Our words are what define us as a society, in many ways. Words may be turned into images, such as plays, or movies, or even defined further through actions associated with the words, but it is the words that hold the definition.
Many speak of those who have fought for and defended our freedoms, and the accepted meaning is those who have done so with the force of arms. But often in the history of man those who have fought most valiantly and won so much for a nation or people have done so with words, either written or verbal.
We need to always realize the power of words, and the use which they can be used and how they can be abused. When we speak of our beliefs and desires, and of others, we need to always be aware of that and how even just the smallest nuance can carry much weight.
As an American, I will speak of those who have done much for us through their use of words, but there are many examples in other nations and cultures other than ours who speak as loudly and true to them as ours do to us.
One of the first social contracts in America was the Mayflower Compact ( http://avalon.law.yale.edu/17th_century/mayflower.asp ) , which set forth a rule of law and order for the Plymouth Colony, and helped to establish the direction many would follow on in the new world. If you take it in whole, it is a mere 195 words, and after discarding the standard flourish openings and closings, is but a core of 84 words, pure and simple, stating a purpose.
Another set of those special words is found in Thomas Paine’s pamphlet Common Sense. ( http://publicliterature.org/books/common_sense/xaa.php ) As we all know, a certain conservative commentator has latched upon Common Sense as his standard, but he has no real concept of what it was about. Thomas Paine did more to bring about the American Revolution in his words than many of the more highly educated and erudite speakers of his day because he reached the common man, made argument he could understand, and was wise enough to get it printed and distributed widely.
Of a different sort of words which helped for American freedom was that great lover of freedom (of all sorts) and the ladies, Benjamin Franklin. Through his inquisitiveness, and his knowledge and the respect he gained from others, he influenced with words alone the direction which those, both in America and in Europe, chose to take. His diplomacy helped to gain us time with the English and the financial and material resources from the French which made possible the winning of American colonies freedom. This portly non military gentleman was, with his words, worth as much to colonial America as several entire armies.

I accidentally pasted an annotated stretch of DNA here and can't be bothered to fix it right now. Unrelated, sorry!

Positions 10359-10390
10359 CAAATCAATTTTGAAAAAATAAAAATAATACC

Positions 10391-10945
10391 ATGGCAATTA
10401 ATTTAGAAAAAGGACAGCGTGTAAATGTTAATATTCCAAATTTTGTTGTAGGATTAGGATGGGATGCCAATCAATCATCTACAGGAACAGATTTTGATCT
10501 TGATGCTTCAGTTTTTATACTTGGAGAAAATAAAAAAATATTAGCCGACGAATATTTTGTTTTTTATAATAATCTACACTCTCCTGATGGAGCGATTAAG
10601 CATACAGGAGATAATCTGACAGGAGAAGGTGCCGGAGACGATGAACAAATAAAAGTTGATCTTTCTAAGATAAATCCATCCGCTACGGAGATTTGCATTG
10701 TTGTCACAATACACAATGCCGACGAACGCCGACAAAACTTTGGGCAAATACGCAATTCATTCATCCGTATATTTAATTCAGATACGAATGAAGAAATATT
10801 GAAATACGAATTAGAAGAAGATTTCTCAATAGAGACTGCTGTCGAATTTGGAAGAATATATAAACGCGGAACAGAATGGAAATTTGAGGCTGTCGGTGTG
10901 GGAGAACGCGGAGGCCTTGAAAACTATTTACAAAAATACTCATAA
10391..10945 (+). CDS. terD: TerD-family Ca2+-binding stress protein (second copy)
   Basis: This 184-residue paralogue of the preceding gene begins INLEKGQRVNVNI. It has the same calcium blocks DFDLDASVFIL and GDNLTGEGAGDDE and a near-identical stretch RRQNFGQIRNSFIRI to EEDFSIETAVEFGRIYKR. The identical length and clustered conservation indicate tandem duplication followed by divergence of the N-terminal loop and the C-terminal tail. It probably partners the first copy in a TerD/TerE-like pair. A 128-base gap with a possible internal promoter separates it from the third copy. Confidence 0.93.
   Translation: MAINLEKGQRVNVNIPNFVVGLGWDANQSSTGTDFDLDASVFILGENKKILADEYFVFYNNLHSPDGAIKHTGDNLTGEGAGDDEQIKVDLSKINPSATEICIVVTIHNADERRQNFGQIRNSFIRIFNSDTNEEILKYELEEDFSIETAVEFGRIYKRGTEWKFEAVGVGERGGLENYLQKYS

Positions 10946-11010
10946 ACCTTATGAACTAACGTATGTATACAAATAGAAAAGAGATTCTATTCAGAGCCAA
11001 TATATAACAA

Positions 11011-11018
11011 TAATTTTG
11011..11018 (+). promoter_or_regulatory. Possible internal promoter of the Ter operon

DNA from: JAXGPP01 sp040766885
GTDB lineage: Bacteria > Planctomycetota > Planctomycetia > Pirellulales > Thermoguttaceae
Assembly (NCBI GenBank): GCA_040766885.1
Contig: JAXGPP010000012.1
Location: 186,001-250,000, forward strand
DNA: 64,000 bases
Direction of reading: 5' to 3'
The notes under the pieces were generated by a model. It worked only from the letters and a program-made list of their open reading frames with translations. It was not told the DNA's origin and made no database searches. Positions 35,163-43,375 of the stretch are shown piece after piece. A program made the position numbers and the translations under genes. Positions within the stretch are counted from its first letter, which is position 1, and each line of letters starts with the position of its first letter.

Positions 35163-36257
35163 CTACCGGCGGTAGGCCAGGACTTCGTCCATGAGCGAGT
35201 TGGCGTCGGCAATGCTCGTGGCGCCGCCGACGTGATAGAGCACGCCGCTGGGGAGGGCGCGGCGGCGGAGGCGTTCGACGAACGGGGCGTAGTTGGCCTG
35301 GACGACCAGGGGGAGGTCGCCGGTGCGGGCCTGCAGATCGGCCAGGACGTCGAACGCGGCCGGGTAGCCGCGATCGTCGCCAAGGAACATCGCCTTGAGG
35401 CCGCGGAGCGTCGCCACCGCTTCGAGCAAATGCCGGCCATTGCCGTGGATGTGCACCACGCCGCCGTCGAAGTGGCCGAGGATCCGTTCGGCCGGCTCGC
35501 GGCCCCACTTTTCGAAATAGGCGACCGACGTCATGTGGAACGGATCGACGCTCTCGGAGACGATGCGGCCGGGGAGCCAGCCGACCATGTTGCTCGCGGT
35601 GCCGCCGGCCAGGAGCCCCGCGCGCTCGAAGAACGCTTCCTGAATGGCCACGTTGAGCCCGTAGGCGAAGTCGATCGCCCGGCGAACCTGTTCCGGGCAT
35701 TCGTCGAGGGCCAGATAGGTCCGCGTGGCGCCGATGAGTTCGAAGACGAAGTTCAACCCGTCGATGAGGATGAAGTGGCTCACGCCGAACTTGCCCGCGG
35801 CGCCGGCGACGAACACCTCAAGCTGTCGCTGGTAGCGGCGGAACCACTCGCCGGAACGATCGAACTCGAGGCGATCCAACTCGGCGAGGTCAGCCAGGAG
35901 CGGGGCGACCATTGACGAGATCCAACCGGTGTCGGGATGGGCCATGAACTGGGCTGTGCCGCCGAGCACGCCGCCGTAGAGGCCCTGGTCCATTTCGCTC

Of course, there was Thomas Jefferson and the Declaration of Independence ( http://www.archives.gov/exhibits/charters/declaration.html ) , which, in it’s elegance, only took a week to compose but spoke out boldly about where we were and where we wanted to go.
The Constitution of the United States ( http://www.archives.gov/exhibits/charters/constitution_transcript.html ), in it’s relatively brief 4,501 words (excluding signatories) delivered the most compelling set of words establishing a lasting and just elected government whose only equal in longevity is the Magna Charta, and it has been overridden on occasion.
And then there are the great speakers of words, from Abraham Lincoln at Gettysburg (http://www.ourdocuments.gov/doc.php?flash=true&doc=36&page=transcript) to the words of what is considered by many to be the greatest speech of the twentieth century, the Dr. Martin Luther King “I have a Dream speech (http://www.americanrhetoric.com/speeches/mlkihaveadream.htm) reach into the various souls of each of us as they call forth our needs and desires for freedom.
Why is this long written piece necessary to those who are reading it? To remind us all of the strength of words, as strong as force and action, and how, when we present our case to others, we have a responsibility to express clearly what we are presenting in order to achieve our goals. Too often it is easy to get “carried away” and forget how our words affect others, but that is another, and hopefully shorter, piece. And although there are those who criticize us for “talking something to death” it is the intelligent use of words that shapes what something is and may become.